Is it necessary for foreigners to have a Chinese partner to do business in the country? Not absolutely, according to Kevin G. Rivette, executive advisor for the Boston Consulting Group. "It's probable, though, mostly due to government requirements. [Foreigners] can own a majority of a joint venture, but most companies still have some sort of Chinese involvement," he says.

Intellectual property

Though Chinese regulations can be as frustrating as anywhere else, the greatest challenge for a technology firm that wants to do business in China is the country's approach to intellectual property (IP). With no heritage of competitive research and development in the technology arena, "[the Chinese] have much more of a technology is free' approach," Rivette says. "The more high-tech the company, the greater the chances that they'll end up competing against their own technology."

China has no trade-secret law. So if a Chinese employee learns how a foreign company's technology works, there's no law preventing him or her from opening up shop down the street, selling or using the same technology at a cut-rate price. For this reason, Cisco sued Chinese manufacturer Huawei, claiming the Chinese company copied its products and manuals. Some of Rivette's customers consulted him after similar setbacks.

To manage the theft risk, Rivette says, "You must develop a strategic IP plan. Don't just let the lawyers do it. This is something that must be dealt with at the highest strategic level." One suggestion Rivette offers to technology companies is to be prepared to patent processes or products at a much more "granular" level. For example, in the United States, a company might patent a product once it's completed. However, in China, it might be necessary to patent bits and pieces of the product along the way.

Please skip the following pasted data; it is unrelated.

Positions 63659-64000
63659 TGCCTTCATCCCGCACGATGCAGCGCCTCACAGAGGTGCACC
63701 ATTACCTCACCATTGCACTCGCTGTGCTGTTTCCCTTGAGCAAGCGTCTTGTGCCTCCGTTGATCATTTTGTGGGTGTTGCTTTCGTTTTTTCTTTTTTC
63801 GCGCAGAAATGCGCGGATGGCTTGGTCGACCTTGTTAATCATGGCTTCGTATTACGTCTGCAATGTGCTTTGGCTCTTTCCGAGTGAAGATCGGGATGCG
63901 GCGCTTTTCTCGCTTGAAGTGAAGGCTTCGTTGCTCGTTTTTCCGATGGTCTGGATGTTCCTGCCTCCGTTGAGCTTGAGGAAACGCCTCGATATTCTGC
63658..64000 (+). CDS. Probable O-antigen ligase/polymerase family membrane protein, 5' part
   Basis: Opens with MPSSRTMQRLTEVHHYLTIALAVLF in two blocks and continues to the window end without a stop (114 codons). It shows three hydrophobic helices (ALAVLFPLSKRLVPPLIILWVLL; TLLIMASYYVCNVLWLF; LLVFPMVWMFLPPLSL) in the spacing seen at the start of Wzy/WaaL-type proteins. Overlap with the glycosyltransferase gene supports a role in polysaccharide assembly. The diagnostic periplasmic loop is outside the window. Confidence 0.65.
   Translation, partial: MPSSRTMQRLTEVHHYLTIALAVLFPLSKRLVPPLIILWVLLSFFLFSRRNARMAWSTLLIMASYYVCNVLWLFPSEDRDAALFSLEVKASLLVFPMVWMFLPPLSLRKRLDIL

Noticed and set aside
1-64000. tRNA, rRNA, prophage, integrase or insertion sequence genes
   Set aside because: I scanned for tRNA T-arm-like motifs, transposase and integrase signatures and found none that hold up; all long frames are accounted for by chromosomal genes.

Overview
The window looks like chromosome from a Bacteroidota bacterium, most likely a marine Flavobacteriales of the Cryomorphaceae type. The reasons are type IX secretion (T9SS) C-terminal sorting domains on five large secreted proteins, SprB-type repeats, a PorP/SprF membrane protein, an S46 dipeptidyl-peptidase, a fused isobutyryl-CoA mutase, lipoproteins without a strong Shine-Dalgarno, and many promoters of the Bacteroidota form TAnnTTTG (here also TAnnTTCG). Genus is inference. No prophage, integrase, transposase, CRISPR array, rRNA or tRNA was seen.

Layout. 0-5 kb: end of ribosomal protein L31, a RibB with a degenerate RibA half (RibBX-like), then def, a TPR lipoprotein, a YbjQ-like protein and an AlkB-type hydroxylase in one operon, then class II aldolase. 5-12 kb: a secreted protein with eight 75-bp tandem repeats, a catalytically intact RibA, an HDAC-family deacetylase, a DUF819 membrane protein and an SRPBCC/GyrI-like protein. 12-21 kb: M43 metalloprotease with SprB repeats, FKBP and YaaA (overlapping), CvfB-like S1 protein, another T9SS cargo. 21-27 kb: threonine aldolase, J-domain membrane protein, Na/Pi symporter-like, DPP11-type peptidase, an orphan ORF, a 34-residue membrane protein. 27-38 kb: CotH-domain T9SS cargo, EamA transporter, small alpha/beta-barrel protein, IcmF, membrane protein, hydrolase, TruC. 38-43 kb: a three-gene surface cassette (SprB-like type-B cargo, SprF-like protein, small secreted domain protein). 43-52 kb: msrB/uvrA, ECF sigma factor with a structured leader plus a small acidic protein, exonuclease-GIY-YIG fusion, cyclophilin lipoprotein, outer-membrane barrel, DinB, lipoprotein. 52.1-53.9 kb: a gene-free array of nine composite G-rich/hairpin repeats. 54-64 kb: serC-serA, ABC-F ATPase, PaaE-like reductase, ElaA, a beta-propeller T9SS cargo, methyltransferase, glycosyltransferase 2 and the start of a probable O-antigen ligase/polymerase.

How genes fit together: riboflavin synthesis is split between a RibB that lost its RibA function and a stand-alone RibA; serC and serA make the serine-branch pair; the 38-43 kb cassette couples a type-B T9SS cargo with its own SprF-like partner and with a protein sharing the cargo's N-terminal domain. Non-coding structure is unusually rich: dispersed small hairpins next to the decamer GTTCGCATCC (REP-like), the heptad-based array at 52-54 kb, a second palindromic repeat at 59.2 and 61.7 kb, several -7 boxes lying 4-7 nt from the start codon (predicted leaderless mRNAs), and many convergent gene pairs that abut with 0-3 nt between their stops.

Regarding IP in China, Brock says that software is one of the worst industries to be in. But VendTek had a strategy. "We initially protected ourselves by making our customer one of our largest shareholders," he says. "[Thus, he] would only damage his own investment if he stole our property." Brock says VendTek also works hard to deliver real value to customers for the licensing fees, including software customization and some special proprietary incentives.
Six tips on doing business in China
1. Do lots of research and preparation.
2. Spend time there. It's almost impossible to do business in China remotely.
3. Paticipate in the culture, including the food, drink and language. If you can't do that you'll be seen as a foreigner intent on exploitation.
4. Before you go, contact the business community, such as expatriate groups or businesses similar to yours, to help you network. Start with your embassy.
5. Try to find a potential Chinese partner before you go. They can show you around and provide introductions.
6. If you have valuable intellectual property, develop a comprehensive protection strategy before you go.

Rapid change

With staggering speed, China is emerging as a global economic force. Brock says, "By far the most interesting thing [about China] from my perspective is the rate of change. In a country with thousands of years of traditions and history, it is amazing to see how fast things are changing and how well the people are accepting the change."

As an example, Brock explains how he and his companions had to walk on timbers across a "gaping void" when entering a Beijing restaurant one night for dinner. The restaurant was an island in a sea of dirt extending as far as Brock could see. "A few hours later," he says, "when we exited the restaurant, the wooden beams ... were gone. A new road was in place for as far as the eye could see. The road was finished, and people and cars were on it. There was no sign of the work crew who were probably gone to build another road somewhere nearby."


Posted by Craig at February 4, 2005 03:17 AM